Canadian newspaper publisher David Black wants to build a C$13 billion ($13.2 billion) refinery in Kitimat, British Columbia, the terminus of Enbridge Inc. (ENB)’s proposed Northern Gateway pipeline.
Kitimat Clean Ltd., owned by Black, is submitting an environmental assessment of a plan to construct a 550,000 barrel-per-day refinery to process bitumen from Alberta’s oil sands, Black said in a statement on the company’s website. The bitumen would be supplied by the Enbridge pipeline, and the refinery would be one of the world’s 10 largest, Black said.
The proposal comes amid opposition to the Northern Gateway pipeline in British Columbia, Canada’s westernmost province, where pipes filled with thick bitumen would cross salmon streams and traverse forested terrain. British Columbia Premier Christy Clark has demanded that the province be paid its “fair share” of tax revenues from bitumen transported across its territory to offset the risk of a spill.
Enbridge has been criticized for its handling of a 2010 spill which poured 20,082 barrels of oil into a river in Michigan and cost more than $800 million to clean up. The Northern Gateway proposal is currently being reviewed by Canadian regulators.
The company on July 20 said it will spend as much as C$500 million to increase monitoring of the Northern Gateway pipeline and use thicker steel to build the line.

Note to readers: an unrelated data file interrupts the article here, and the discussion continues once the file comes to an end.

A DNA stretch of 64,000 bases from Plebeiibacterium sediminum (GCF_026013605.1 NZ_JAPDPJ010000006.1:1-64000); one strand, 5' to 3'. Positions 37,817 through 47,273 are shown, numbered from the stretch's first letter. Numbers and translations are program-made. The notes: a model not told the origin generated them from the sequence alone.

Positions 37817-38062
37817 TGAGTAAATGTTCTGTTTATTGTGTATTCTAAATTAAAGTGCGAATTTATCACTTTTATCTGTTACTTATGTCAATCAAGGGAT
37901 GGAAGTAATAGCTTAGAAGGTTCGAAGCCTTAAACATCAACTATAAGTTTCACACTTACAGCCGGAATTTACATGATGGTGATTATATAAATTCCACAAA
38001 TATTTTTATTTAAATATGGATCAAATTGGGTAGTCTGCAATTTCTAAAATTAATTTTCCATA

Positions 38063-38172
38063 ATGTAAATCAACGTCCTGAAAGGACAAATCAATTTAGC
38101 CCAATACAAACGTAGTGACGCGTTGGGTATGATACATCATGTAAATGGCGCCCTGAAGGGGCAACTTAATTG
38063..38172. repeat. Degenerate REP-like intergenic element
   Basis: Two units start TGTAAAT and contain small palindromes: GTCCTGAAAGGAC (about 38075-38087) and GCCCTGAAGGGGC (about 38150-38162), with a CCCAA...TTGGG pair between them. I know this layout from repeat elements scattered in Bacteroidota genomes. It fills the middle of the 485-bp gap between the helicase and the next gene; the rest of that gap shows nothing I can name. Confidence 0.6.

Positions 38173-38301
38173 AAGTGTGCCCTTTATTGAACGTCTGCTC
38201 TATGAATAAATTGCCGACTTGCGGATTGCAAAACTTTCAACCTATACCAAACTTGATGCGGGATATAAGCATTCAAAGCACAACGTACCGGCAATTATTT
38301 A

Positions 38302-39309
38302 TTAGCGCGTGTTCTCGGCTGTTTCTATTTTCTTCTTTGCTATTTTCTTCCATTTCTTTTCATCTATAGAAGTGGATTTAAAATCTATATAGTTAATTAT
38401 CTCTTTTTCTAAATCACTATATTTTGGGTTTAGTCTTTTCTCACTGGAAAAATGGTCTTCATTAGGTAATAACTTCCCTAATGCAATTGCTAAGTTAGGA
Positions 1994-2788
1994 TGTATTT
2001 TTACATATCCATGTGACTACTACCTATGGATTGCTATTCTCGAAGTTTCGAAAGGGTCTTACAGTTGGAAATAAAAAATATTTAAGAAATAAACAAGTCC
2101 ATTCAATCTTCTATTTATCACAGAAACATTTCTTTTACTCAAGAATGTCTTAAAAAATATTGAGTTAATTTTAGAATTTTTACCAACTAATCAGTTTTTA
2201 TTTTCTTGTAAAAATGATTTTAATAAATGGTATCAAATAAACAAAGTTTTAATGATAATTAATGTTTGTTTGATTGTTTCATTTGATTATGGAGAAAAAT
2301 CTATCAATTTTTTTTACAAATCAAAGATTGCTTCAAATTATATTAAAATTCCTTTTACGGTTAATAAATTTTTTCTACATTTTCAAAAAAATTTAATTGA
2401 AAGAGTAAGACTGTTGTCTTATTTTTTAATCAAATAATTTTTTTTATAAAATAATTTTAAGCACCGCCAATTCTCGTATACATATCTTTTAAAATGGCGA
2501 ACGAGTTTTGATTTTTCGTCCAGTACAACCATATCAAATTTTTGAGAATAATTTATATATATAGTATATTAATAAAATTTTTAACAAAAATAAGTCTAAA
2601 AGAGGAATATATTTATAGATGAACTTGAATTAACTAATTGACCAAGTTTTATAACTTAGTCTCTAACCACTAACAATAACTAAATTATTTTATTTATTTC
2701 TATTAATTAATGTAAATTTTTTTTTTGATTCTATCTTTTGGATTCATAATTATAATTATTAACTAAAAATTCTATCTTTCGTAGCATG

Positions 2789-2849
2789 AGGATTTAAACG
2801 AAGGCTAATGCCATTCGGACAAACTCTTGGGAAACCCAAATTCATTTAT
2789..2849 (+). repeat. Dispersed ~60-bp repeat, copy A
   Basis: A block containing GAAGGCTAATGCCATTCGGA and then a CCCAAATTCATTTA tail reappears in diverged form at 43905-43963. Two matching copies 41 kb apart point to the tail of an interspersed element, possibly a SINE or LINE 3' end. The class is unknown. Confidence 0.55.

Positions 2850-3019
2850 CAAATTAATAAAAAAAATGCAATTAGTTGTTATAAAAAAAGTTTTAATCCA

Refining the bitumen near Kitimat would reduce the risk of a damaging spill in coastal waters because diesel, kerosene and gasoline evaporate, unlike bitumen, said Black. The refinery would employ about 3,000, he said.
“We want it to be the cleanest and greenest upgrading and refining site in the world,” Black said in the statement. The target market for the refinery’s products will be China, which needs an extra 500,000 barrels of oil per day each year, he said.
“If China is not interested, there will be other buyers,” he said.
David Black bought his first newspaper in 1975 from his father, Alan Black. Black Press, based in Victoria, British Columbia, owns newspapers in western Canada, Washington state and Hawaii, including the Honolulu Star-Advertiser. He is not related to Canadian publisher Conrad Black.
The world’s largest oil refinery at Jamnagar in the western Indian state of Gujarat, owned by Reliance Industries Ltd (RIL), produces 1.24 million barrels a day of crude products. Black’s proposed plant would be as large as Saudi Aramco Total Refining & Petrochemical Co.’s Ras Tanura refinery in Saudi Arabia.
To contact the reporter on this story: Jeremy van Loon in Calgary at email@example.com
To contact the editor responsible for this story: Susan Warren at firstname.lastname@example.org